Author Archives: Sal

Betting on opinion polls

You may have heard of PredictIt, the political futures market. It allows users to make and take bets on a wide variety of political outcomes. Several markets ask you to predict the presidential job approval ratings at a future date. The site typically relies on a poll aggregator such as FiveThirtyEight or (more commonly) RealClearPolitics. You can bet anywhere from 1 to 99 cents on the outcome falling inside or outside a certain range, and you win a dollar if you’re right.

Actually, you don’t have to bet on the most likely outcome to make money in the long term. You only have to find people offering bets with the wrong odds. For example, say I’m offered the following game: Pay 1 cent to play, then shuffle a deck of cards and pick one. If it’s the ace of spades, I win a dollar. I can play as many times as I want. Even though I expect to lose on a given round, in the long run I’ll profit because it only takes me about 52 cents to win a dollar. In other words, the game is underpriced relative to its odds.

Thus, the way to play the game is not to predict the most likely outcome, but rather to calculate the probabilities of all outcomes. Start with historical data scraped from RealClearPolitics, for about a year ending in February 13, 2018.

We can look at the distribution of daily changes, which looks normally distributed. Here I’ve plotted a normal fit over the histogram of steps.

Actually, a random walk with normally distributed steps (also called a “Gaussian random walk”) has some nice properties. If the steps are independently sampled from N(\mu,\sigma^2), then the total change T steps later is sampled from N(\mu T,\sigma^2\ T). That is, it’s the variance which grows linearly with time, not the standard deviation. The mean also grows linearly, as you might expect for a drift process. (Here we assume Markovian behavior; that is, that the system has no memory other than its current state.) Armed with this knowledge, we can plot a distribution on outcomes a fixed time later, say 100 days.

If you’ve made it this far, you’re probably wondering whether each step is really sampled independently from the rest. To test this assumption, we should calculate the autocorrelation function,
\mathrm{Exp}\Big[\Delta(t)\Delta(t+\tau)\Big]
as a function of τ, where &\Delta; is a daily change in approval rating.

It drops an order of magnitude between τ = 0 and τ = 1, and stays there. What this tells us is that the underlying system has little memory other than its current value. In fact, this defines the Markov assumption.

Finally, the question is how to place your bet. On PredictIt, the outcomes are binned, so we should integrate the normal distribution over each bin width to get probabilities. From there we can choose the event with the most favorable odds, and use the Kelly strategy to decide how much to bet.

In a later post, I should use historical data to examine the performance of this approach.

Acting

James P. Van Dyke, with a minor in Psych
wanted to be an actor.
He dreamed every night of his name up in lights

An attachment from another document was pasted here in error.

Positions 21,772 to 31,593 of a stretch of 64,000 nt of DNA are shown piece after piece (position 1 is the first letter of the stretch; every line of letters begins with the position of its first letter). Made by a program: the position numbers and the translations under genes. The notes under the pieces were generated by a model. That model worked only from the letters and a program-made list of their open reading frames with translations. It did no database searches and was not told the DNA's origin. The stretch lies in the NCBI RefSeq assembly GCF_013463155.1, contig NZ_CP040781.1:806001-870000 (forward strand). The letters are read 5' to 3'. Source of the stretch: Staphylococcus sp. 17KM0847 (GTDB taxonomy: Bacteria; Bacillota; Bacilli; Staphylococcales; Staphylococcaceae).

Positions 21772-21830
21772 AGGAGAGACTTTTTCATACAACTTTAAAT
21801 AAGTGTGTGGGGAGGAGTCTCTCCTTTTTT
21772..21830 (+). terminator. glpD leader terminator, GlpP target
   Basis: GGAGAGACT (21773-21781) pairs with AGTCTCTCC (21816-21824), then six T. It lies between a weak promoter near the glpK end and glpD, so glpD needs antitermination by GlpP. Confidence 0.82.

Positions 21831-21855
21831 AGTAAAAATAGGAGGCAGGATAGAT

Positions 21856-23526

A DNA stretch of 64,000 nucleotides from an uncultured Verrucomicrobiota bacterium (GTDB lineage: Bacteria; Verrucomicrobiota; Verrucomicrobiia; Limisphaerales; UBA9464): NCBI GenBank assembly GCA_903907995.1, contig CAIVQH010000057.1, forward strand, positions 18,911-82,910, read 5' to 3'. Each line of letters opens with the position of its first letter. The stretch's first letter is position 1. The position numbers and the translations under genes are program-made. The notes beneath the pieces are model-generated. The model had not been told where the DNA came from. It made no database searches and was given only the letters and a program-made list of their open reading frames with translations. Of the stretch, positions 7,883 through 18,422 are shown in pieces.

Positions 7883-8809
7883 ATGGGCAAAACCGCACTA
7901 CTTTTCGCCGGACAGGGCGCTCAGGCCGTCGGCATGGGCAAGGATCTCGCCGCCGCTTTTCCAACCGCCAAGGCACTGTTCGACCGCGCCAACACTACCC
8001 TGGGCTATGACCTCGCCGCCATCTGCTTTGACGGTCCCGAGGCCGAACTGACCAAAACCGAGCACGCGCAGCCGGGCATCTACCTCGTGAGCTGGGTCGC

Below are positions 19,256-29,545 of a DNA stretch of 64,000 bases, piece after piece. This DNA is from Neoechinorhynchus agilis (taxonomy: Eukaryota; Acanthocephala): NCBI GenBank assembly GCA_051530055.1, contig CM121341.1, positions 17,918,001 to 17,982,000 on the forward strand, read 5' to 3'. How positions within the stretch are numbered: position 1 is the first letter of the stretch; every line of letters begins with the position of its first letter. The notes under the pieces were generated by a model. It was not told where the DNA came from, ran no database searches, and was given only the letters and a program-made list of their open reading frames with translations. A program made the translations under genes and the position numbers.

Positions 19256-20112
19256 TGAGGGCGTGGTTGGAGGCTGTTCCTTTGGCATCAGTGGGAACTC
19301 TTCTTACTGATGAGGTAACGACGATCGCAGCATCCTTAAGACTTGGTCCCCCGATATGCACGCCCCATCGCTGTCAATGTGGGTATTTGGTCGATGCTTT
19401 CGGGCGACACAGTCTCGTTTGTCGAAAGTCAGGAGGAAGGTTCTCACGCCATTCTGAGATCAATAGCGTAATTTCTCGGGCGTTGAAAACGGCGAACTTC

and audience roaring with laughter.
So he moved to L.A. and got started that day
scrubbing dishes and floors at a diner.
And ignoring the fact that his acting was crap,
his scrubbing could not have been finer.

James P. Van Dyke, with a minor in Psych
waited from Winter to Fall.
But no agent, he found, after looking around,
would return even one of his calls.
Having sought wealth and fame he had reaped only pain,
his dream all but withered and gone.
Not food, love, or drink, nor the couch of a shrink
could give him the will to go on.

James P. Van Dyke, with a minor in Psych
answered the phone every night
to talk to no other but dear loving mother
and try not to put up a fight.
“James,” she would say, in her matronly way,
“You’re a failure who’s run out of luck.
No one will hire a talentless liar.
You’re not an actor—give up!”

James P. Van Dyke, with a minor in Psych
would be dead with a shell in his brain
were it not for a pill to resolve any ill-
ness in sunshine, in fog, or in rain.
An antidepressant for gods and for peasants,
for children and wombats and bears.
It’s easy to throw back your woes with a Prozac
and live without worries or cares.

James P. Van Dyke, with a minor in Psych
got a phone call from Pfizer one day:
“We wondered if you would be willing to do
a testimonial sometime in May.”
So he went to rehearsal for the Prozac commercial,
which aired on T.V. soon thereafter.
But his face turned pale green when it said on the screen,
“James is not an actor.”

A joke which requires lack of knowledge to understand

Usually “getting” a joke requires some subject knowledge. For example, you have to know who Michael Jackson is in order to understand Michael Jackson jokes. I came up with a joke which requires partial knowledge as well as partial ignorance. The joke is:

What emoji is missing on Chinese phones?

Answer: 少

The character is “shǎo,” meaning “to lack.” To me it also looks like a smiley face. But to someone who knows the language, it doesn’t look like a smiley face—it looks like shǎo.

I think you can see the predicament. In order to get the joke, you have to know the character, but not well enough to sight-read it. This reminds me of stories about catching Soviet spies with the Stroop effect. Supposedly, suspects were presented with Russian words for colors, but typeset in different colors than what the words said. Then they were asked to go through the list and say what color each word was printed in. If you can’t read Russian, it’s very easy. But if you can read the word, your brain gets confused. In this way, you can test somebody for a lack of knowledge.